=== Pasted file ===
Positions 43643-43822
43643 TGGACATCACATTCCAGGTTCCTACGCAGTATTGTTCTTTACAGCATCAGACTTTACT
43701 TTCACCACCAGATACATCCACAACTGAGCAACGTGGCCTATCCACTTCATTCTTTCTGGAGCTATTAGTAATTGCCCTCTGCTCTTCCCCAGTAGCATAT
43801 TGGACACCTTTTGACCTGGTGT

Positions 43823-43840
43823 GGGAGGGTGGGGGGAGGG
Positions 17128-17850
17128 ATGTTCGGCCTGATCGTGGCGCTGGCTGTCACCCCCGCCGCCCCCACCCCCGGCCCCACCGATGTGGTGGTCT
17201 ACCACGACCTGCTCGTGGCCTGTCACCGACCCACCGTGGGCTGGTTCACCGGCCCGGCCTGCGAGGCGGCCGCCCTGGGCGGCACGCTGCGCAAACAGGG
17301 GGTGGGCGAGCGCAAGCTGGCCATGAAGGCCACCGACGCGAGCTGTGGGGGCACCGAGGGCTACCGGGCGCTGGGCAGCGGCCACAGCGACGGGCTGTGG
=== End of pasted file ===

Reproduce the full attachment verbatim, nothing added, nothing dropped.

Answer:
Positions 43643-43822
43643 TGGACATCACATTCCAGGTTCCTACGCAGTATTGTTCTTTACAGCATCAGACTTTACT
43701 TTCACCACCAGATACATCCACAACTGAGCAACGTGGCCTATCCACTTCATTCTTTCTGGAGCTATTAGTAATTGCCCTCTGCTCTTCCCCAGTAGCATAT
43801 TGGACACCTTTTGACCTGGTGT

Positions 43823-43840
43823 GGGAGGGTGGGGGGAGGG
Positions 17128-17850
17128 ATGTTCGGCCTGATCGTGGCGCTGGCTGTCACCCCCGCCGCCCCCACCCCCGGCCCCACCGATGTGGTGGTCT
17201 ACCACGACCTGCTCGTGGCCTGTCACCGACCCACCGTGGGCTGGTTCACCGGCCCGGCCTGCGAGGCGGCCGCCCTGGGCGGCACGCTGCGCAAACAGGG
17301 GGTGGGCGAGCGCAAGCTGGCCATGAAGGCCACCGACGCGAGCTGTGGGGGCACCGAGGGCTACCGGGCGCTGGGCAGCGGCCACAGCGACGGGCTGTGG